Child Welfare and Treatment Statistics
In the past three decades, the United States has experienced at least three major shifts in substances of abuse that have had dramatic effects on children and families. However, the increase of opioid misuse has been described by long-time child welfare professionals as having the worst effects on child welfare systems that they have seen. Studies indicate that there is substantial overlap between parents involved in the child welfare and substance use treatment systems. However, identifying these families is difficult, as neither child welfare or substance use treatment are required to capture the data elements necessary to identify families in both systems. The following graphs present current statistics on this issue.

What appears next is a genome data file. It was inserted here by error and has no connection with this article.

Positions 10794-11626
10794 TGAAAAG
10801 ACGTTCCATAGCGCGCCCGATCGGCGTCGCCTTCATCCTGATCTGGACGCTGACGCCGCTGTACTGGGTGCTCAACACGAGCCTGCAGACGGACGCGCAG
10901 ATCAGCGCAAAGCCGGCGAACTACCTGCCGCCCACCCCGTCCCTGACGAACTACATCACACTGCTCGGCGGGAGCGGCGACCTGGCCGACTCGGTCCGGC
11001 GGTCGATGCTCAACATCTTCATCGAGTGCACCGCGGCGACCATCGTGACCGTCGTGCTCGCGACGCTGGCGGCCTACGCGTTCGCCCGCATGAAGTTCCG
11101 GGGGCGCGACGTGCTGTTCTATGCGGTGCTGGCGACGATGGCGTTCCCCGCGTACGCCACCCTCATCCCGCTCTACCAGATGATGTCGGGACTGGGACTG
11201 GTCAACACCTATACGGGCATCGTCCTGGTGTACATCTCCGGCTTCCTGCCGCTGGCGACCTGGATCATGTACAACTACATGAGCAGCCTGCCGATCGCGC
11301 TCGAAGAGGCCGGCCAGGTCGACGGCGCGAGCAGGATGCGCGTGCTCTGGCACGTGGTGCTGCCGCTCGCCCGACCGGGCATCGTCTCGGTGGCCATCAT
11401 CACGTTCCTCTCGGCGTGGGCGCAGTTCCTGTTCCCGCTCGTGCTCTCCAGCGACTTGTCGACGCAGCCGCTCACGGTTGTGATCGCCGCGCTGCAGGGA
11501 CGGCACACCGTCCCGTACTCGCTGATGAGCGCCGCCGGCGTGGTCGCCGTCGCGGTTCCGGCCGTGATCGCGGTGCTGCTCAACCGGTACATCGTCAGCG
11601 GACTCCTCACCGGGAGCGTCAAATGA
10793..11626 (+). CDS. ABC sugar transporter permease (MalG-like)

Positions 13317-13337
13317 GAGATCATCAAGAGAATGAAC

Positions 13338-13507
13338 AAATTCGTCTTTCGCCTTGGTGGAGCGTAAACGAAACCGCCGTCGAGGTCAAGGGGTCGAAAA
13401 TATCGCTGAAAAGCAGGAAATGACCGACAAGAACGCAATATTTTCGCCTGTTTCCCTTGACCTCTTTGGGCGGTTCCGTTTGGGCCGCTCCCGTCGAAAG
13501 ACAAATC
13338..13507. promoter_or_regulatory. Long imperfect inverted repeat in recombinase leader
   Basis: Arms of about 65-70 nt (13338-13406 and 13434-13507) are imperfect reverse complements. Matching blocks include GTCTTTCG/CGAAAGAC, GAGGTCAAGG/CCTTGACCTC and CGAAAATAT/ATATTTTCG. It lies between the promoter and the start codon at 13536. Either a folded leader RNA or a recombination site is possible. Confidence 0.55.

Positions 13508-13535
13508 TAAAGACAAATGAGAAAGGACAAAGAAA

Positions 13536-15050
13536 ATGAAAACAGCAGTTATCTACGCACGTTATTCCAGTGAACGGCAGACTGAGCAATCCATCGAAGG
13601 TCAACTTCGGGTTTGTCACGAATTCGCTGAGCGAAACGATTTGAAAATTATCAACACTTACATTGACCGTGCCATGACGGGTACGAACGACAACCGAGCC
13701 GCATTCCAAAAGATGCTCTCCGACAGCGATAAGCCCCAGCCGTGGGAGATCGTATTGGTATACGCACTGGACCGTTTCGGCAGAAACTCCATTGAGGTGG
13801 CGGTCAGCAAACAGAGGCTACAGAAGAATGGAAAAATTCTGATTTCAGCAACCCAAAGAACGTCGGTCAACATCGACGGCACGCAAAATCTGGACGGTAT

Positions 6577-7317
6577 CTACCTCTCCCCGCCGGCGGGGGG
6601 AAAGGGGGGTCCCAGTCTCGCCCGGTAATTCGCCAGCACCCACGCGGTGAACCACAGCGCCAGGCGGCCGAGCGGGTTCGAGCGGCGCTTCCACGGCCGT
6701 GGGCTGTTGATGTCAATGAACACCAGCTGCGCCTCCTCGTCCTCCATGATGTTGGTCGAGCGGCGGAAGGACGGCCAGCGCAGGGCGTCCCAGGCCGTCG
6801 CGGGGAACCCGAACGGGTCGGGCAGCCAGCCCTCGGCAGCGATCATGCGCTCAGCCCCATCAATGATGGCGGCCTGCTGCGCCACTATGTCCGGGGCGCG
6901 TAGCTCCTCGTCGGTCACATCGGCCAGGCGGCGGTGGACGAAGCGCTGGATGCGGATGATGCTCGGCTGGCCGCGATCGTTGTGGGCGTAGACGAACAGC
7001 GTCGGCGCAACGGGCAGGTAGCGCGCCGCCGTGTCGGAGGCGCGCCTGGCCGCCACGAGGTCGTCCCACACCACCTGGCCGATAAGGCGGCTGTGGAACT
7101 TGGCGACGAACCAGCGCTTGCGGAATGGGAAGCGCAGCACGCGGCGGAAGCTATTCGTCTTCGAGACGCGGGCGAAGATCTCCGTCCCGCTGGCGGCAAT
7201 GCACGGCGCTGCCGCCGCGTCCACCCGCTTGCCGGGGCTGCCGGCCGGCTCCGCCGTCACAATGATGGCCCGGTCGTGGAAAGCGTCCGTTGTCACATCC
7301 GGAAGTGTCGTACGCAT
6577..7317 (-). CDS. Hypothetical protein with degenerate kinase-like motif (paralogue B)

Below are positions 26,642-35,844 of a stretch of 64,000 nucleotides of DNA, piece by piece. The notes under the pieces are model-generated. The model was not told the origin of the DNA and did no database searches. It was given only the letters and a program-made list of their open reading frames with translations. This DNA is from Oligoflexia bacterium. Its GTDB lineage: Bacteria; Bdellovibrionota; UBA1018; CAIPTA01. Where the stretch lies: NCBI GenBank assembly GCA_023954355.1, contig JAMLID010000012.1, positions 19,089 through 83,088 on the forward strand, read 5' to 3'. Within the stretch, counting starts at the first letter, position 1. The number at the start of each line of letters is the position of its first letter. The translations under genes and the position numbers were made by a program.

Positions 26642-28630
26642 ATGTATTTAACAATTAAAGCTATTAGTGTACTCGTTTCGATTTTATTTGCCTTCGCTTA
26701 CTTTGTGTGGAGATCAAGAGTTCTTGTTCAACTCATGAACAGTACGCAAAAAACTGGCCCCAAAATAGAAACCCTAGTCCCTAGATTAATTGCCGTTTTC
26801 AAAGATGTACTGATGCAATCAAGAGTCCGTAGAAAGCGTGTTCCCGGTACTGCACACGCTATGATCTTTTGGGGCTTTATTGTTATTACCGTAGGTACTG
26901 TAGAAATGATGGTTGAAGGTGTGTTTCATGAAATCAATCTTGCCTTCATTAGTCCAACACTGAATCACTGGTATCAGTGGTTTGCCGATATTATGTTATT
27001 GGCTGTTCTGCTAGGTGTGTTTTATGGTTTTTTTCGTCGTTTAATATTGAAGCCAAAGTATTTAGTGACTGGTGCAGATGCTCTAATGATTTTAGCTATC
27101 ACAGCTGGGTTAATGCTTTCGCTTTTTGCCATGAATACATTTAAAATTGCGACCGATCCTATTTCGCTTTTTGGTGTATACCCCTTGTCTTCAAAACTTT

* Percentages are applied to the almost 4 million infants born in 2014.
** This includes nine categories of illicit drug use: use of marijuana, cocaine, heroin, hallucinogens and inhalants, as well as the non-medical use of prescription-type pain relievers, tranquilizers, stimulants, and sedatives (Source: Substance Abuse and Mental Health Services Administration, 2014). Results from the 2013 National Survey on Drug Use and Health: Summary of National Findings, NSDUH, Series H-48, HHS Publication No. (SMA) 14-4863. Rockville, MD: Substance Abuse and Mental Health Services Administration, 2014.
- U.S. Department of Health and Human Services, Administration for Children and Families, Administration on Children, Youth, and Families, Children’s Bureau. (2000-2016). The Adoption and Foster Care Analysis and Reporting System (AFCARS) Data Set.
- National Vital Statistics Report, 2014